The unified nation or Kingdom of Israel was ruled by only three kings for a total of 120 years. These kings were Saul (reigned from 1050 to 1010 B.C.), King David (1010 - 970) and David's son Solomon (970 - 930). Soon after the death of Solomon the Kingdom divided into two separate pieces with each possessing their own line of rulers. Ten of the tribes formed the Northern Kingdom (also known simply as the Kingdom of Israel in the Bible) with rulers descended from Jeroboam I (reigned 930 to 909 B.C.). Two of the tribes (Benjamin, Judah), along with the tribe of Levi (the priests who served the temple), created the Southern Kingdom or Kingdom of Judah. Their rulers were the descendants of King David. Rehoboam (930 to 913 B.C.) was the first King of the Jews.
The Northern or Kingdom of Israel lasted from 930 to 723 B.C. (about 208 years) until, because of their sins and rebellion against God, He allowed them to be conquered by the Assyrian Empire. The Assyrians, led by Shalmaneser, captured the Israelite capital of Samaria in 723 B.C. Assyria ultimately took the vast majority of poeple in the land as captives.
The Southern or Kingdom of Judah lasted as an independent Kingdom from 930 to 597 B.C. (about 334 years). Sadly, like her northern counterpart, Judah's sins and refusal to obey God led Him to allow the Babylonian empire under Nebuchadnezzar to take Jerusalem, its capital, in 597 B.C. He pillages the temple and takes Judah's king as captive, as well as many of the people including the prophets Daniel and Ezekiel. Zedekiah is set up as a puppet king over Judah by the Babylonians. In 586 Nebuchadnezzar lays siege to Judah and Jerusalem one last time, destroying the city and burning Jerusalem's temple completely to the ground.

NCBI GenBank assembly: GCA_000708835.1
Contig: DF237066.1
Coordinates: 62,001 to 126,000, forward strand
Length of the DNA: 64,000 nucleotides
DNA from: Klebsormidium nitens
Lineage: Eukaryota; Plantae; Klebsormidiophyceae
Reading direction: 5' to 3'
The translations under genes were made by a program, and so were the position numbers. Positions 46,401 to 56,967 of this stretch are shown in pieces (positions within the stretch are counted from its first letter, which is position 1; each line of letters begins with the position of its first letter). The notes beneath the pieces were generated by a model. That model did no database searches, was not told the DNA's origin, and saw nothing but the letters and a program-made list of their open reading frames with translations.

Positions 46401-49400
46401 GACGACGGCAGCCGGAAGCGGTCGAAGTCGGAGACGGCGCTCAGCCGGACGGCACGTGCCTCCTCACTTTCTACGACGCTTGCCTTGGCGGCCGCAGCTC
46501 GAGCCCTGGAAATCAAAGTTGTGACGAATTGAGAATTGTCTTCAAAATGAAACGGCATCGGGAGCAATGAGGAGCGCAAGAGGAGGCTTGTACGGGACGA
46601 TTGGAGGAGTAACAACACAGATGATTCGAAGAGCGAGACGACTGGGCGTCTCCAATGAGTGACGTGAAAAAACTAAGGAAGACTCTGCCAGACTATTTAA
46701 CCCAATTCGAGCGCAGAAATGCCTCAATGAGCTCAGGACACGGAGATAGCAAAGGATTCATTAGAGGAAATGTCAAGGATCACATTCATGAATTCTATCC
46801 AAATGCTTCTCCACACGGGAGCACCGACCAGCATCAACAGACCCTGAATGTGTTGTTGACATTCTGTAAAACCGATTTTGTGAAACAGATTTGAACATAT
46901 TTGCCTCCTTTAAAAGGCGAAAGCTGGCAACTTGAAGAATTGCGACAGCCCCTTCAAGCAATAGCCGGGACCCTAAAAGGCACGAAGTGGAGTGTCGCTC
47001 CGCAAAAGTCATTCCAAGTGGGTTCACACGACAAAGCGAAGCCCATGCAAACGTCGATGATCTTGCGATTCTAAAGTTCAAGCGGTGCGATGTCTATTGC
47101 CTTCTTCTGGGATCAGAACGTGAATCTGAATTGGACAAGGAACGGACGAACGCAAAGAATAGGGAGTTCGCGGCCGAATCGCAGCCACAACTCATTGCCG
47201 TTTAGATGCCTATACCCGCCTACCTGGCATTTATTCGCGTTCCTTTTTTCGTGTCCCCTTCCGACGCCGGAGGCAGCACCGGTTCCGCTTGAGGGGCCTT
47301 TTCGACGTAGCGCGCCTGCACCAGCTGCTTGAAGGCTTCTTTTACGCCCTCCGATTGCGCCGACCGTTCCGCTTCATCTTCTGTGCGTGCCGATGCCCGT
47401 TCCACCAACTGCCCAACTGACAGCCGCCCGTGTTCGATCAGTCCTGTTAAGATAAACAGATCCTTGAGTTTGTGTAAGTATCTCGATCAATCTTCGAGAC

Lost and Found
The history of the twelve tribes of Israel has been obscured by artificial gaps in their migratory history. The first gap occurs with the fall of the Northern kingdom. Historical accounts imply that this entire kingdom "suddenly disappeared" into Asia, or became "lost." At the same time, however, we have Scythians, Parthians, Gauthei, and related peoples "suddenly appearing" in Asia with Hebrew names and customs.
The next artificial gap occurs in the third century A.D. when history texts (if they mention Parthia at all) depict the Parthians as disappearing from their Asian homelands. This idea is promoted even though there are records the Parthians fled northwest.
Prior to the fall of the Parthian Empire (224 A.D.), we find many Semitic tribes living within its borders and in the Scythian regions of South Russia. Many of these tribes (the Sacae or Scythians), Kermans (Germanii), Jats, and Alani migrated out of Asia into Europe via the Caucasus Mountains and the Black Sea region of the Getae (or Gauthei) after the empire fell. In Europe, many of these migrating tribes were called the Saxons, Germans, Jutes, Alani (Alans) and Goths.